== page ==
BJP youth wing member allegedly boasts about burning Rohingya camp in Delhi, Criminal complaint filed

On Thursday, April 19, activist and public interest lawyer Prashant Bhushan filed a criminal complaint against Manish Chandela, member of BJP youth wing Bharatiya Janata Yuva Morcha (BJYM), after the latter allegedly admitted on Twitter to being involved in burning down a Rohingya refugee camp in Delhi that has left more than 200 Rohingya refugees without shelter. Chandela’s brazen tweet can be read here. The account has since been taken down.

Bhushan posted photographs of the complaint on Twitter, captioning them, “My criminal complaint against Manish Chandela of BJYM who proudly boasted on social media that he & his associates burnt down the Rohingya camp. No action yet by @DelhiPolice to register case & arrest him & no action by BJP to remove him from party. State of rule of law under BJP”. 

Ahead of Bhushan’s complaint, the All India Muslim Majlis-e-Mushawarat (AIMMM), an umbrella organisation of various Muslim groups, also wrote to Delhi Police Commissioner Amulya Patnaik regarding Chandela’s alleged admission, and included screenshots of the tweets. “The open claim on social media by the culprit is a challenge to the Delhi Police and all other law enforcement agencies. The tweet was posted immediately after the fire in the refugee camp… We demand immediate arrest of Manish Chandela under appropriate sections of the IPC,” the letter said. 

Bhushan’s complaint also contains screenshots of tweets allegedly by Chandela mentioning his purported involvement in the fire. They show that on April 15, Chandela, whose Twitter handle was allegedly @CHANDELA_BJYM, responded to a tweet about the fire with the sentence “Well DONE BY OUR HEROES”. When another Twitter user asked about this, the @CHANDELA_BJYM handle replied, “Yes we burnt the houses of Rohingya terrorists”. The next day @CHANDELA_BJYM tweeted “Yes we did/And we do again” with the hashtag #ROHINGYAQUITINDIA.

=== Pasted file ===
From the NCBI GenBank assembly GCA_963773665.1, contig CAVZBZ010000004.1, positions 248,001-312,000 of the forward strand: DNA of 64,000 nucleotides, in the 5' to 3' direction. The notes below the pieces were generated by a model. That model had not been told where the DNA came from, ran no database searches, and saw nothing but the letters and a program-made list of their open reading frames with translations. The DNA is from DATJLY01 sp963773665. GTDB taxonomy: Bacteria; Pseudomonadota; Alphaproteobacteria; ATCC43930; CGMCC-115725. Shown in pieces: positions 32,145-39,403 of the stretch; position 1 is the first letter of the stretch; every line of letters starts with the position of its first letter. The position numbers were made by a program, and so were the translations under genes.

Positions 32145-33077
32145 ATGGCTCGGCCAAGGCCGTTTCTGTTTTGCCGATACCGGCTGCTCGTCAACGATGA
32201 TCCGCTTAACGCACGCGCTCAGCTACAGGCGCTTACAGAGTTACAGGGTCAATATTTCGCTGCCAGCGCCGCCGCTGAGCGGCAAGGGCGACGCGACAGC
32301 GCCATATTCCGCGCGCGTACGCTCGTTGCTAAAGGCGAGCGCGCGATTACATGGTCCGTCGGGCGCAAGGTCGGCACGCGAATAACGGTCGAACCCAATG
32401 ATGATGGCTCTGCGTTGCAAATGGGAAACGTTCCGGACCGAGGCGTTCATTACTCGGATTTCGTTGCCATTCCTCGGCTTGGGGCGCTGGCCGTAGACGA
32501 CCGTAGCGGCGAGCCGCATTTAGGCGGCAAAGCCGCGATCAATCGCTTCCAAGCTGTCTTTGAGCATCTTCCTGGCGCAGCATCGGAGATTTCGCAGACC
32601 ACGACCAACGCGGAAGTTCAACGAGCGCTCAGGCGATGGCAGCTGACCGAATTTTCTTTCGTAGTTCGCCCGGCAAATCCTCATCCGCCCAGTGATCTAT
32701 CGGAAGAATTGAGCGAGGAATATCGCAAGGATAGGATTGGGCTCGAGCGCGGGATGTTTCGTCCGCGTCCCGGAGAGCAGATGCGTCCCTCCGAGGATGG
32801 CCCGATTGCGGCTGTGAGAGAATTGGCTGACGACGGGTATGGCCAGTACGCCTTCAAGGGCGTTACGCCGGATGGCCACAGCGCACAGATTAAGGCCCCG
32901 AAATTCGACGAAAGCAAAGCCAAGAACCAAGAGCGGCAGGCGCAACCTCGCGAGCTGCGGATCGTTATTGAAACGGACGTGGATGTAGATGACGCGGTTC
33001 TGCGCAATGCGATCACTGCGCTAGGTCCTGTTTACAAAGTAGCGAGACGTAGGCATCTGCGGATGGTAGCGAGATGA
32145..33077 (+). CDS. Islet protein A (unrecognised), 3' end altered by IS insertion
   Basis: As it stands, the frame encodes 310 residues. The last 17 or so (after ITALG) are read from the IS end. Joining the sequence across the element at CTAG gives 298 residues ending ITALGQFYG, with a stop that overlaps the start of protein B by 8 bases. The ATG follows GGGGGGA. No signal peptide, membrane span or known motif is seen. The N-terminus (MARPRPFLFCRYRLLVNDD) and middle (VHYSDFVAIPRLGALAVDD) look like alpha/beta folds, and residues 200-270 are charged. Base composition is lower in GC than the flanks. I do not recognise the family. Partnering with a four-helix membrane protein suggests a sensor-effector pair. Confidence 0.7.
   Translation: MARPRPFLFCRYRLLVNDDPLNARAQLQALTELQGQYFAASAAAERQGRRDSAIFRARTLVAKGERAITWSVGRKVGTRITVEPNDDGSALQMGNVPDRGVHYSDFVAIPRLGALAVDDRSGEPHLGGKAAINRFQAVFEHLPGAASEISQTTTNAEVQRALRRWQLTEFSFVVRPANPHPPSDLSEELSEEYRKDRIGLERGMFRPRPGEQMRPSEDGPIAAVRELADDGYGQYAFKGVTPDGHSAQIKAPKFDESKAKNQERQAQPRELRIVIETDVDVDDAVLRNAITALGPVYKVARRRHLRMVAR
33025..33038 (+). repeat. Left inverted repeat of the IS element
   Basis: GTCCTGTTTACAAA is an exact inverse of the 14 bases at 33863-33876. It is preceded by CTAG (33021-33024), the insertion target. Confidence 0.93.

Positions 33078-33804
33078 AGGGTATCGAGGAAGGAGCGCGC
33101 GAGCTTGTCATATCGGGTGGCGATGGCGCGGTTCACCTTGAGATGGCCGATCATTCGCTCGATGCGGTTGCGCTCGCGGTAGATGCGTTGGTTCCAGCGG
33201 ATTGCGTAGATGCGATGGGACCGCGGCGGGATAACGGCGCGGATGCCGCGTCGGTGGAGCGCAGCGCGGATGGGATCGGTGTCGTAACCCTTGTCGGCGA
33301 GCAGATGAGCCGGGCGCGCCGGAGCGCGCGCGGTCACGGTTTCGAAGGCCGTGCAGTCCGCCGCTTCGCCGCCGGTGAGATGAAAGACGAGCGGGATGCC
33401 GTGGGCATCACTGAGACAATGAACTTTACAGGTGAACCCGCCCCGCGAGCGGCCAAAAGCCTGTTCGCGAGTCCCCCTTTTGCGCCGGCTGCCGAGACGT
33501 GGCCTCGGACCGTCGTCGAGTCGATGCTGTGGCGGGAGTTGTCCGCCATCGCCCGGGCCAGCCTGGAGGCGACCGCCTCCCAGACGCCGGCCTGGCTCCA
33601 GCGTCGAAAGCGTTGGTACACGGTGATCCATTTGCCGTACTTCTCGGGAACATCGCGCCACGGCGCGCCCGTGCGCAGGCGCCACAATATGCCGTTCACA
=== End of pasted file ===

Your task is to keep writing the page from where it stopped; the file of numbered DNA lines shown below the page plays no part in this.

On Sunday, April 15, a massive fire broke out at Rohingya refugee camp in Kalindi Kunj in Delhi. The police had then said that the fire was caused by a short circuit. Although no casualties were reported, more than 225 Rohingya refugees lost their makeshift homes and possessions to the fire, which destroyed about 44 shanties. The fire spread rapidly, because shanties had plastic sheets to cover the makeshift shelters. Rohingya refugees informed news agencies that they lost all their possessions, including the limited money that they had since they lacked bank accounts. They also lost United Nations-issued special visas and identity cards. The Rohingya refugee camp had been established in 2012 by a non-governmental organisation; 46 Rohingya families lived there. 

On April 9, the Supreme Court had directed the Centre to submit a comprehensive status report within four weeks regarding the amenities at the two Rohingya camps in Haryana and Delhi following accusations that toilets and drinking water were not available. Chief Justice Dipak Misra headed a bench that questioned if it could hear a plea about such amenities just for the Rohingya while thousands of people in other Indian slums also lack them. Prashant Bhushan, representing the Rohingya, told the Supreme Court that they were suffering discrimination with regards to basic amenities. However, Additional Solicitor General Tushar Mehta, representing the Centre, denied that the Rohingya were being discriminated against. The Supreme Court will discuss the issue again on May 9.  



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